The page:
OK, you have finally accepted that you are gay. Now what?

It's something we've all gone through - the day when we had to face the undeniable fact that we like boys more than girls. We may have had suspicions for months, even years, before that day. But, the day ultimately came when we sat ourselves down and said "self - your gay!"

What then?

  • What are some things you did which you feel were good and would recommend to others?
  • What things you did that you later regretted?
  • Are there things you read that were helpful?
  • Are there things you wish you could have read that would have been helpful?
  • Are there things you read that you now wish you hadn't?
  • If a friend confided in you "I've decided that I'm gay", what counsel would you give them?
Let the commenting begin ...

Sunday, June 3, 2007

Guidelines for Gay Mormons

There is an idea that has been brewing in the MoHo community for the past week or so. It started out in private chats, and became public in -L-'s blog; that is, the need for something like a "For the Strength of Gay Youth" pamphlet to help people with SSA understand what is OK and what is not in their unique situation. This has generated a whole lot of discussion over on -L-'s blog (here and here), with several interesting, and at times odd, tangents.

The idea started out as guidelines for gay youth; however, I personally feel it needs to be more inclusive to be applicable to everyone of all ages. Someone also pointed out that if you are producing something targeted at people under 18 then that opens up a whole can of worms that we probably don't want to get into.

Personally, I feel we need something that is produced by those of us who live with this every day. There are many questions we've all asked ourselves. For someone who is just starting down this path, what is it we want them to know so that they can learn from our experience?

In an effort to get this discussion back on track and to move forward, it was suggested that we first need a list of potential topics. So, I want to throw out a few.
  • Acceptance
OK, you have finally accepted that you are gay. Now what?
  • Reconciliation with church doctrine
How does one reconcile being gay with church doctrine?
  • Activity in the church
How does a gay person remain active in the church?
  • In or out of the closet?
There is no one size fits all answer to this question as everyone's specific situation is unique. However, I do think that a discussion of things to be considered when making such a decision would be helpful. Also, a discussion of who you should come out to and when is the best time to do so:
  • Parents/Spouse
  • Brothers & sisters/Children
  • Extended family members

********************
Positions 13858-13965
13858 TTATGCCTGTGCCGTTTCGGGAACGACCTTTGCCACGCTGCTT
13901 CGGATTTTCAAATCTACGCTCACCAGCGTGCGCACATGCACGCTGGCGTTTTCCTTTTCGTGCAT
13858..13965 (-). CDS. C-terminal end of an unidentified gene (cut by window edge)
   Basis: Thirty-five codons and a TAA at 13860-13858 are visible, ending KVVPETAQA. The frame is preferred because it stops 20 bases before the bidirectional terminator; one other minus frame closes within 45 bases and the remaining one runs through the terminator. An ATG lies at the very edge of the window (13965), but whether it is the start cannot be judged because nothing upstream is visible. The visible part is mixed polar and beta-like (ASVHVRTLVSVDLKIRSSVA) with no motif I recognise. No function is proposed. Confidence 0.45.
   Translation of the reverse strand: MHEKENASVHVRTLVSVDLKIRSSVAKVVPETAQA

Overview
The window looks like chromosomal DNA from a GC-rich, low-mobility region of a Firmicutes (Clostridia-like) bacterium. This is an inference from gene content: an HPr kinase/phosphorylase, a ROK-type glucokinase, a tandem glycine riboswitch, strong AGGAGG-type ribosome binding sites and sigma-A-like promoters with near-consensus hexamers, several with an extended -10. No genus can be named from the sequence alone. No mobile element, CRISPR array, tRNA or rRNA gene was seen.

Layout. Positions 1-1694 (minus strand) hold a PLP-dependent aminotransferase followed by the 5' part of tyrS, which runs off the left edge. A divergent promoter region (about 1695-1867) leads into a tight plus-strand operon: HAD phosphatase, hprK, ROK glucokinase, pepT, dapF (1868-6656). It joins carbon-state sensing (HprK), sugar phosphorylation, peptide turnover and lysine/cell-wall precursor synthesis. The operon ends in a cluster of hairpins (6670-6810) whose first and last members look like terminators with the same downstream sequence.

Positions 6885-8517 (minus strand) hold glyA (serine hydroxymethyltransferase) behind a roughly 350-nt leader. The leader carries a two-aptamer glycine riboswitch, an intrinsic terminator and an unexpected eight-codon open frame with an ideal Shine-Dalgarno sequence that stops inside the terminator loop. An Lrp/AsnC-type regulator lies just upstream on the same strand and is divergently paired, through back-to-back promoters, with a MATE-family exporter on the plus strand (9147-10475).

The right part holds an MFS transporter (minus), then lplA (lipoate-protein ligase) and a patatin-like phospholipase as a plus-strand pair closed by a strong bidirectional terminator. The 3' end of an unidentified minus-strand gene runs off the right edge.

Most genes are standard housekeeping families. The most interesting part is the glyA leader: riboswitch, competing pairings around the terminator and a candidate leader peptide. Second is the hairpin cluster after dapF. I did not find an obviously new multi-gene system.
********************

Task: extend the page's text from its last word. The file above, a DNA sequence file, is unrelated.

• Friends
  • Acquaintances
  • Anybody you meet on the street
Related to this topic, how do you respond to people whom you do not want to reveal that you're gay but who ask questions and/or make comments?
  • Are you dating? Do you have a girlfriend? Let me introduce you to this girl I know.
  • You're so domestic, you'd make a good wife (I've gotten this before)
  • Homosexuals are just a bunch of selfish perverts
  • "that's so gay"
  • ... and the list goes on and on
  • Acceptable relationships with other people of the same gender (gay or straight)
Often, a gay person feels a need to bond with members of their same gender in some way.
  • How does you find someone to be a companion?
  • How much should be revealed to a close friend?
  • How much touching (hugs, pats, etc.) is acceptable?
  • What are some good activities to engage in?
  • What are warning signs that things are going too far?
  • If the friend is straight, how do you make sure they don't get freaked out?
  • Heterosexual marriage
A lot of gay men (and women) are, or have been, married. Some are successful, but many end in divorce. What considerations are there for a gay person contemplating marriage?
  • What needs to be disclosed? And what is best left secret?
  • What should be disclosed before marriage?
  • What should be disclosed to parents and/or family members?
  • Intimacy between a husband and wife when one of them is gay
  • Children
  • Divorce
Sometimes a marriage just isn't working and a divorce is the best option for all concerned. What considerations are there for someone who finds themselves in such a situation. How can such a separation be amicable? If there are children involved then how can both parents remain involved in the lives of their children?
  • Dating
Is it possible for two gay people of the same gender to be 'boyfriends' or 'girlfriends' while maintaining a platonic relationship? Personally I believe it is. The problem arises when it is viewed as unacceptable in the environment where they live. This forces them to seek out companionship in secret which invites temptation. A heterosexual couple would face similar temptations if they were forced to keep their relationship secret.
If we accept the premise that a platonic dating relationship can be acceptable then what are the boundaries? Can it include things like:
  • Hand holding
  • Hugging
  • Cuddling
  • Kissing
  • Sleep overs

That should be enough to get this ball rolling.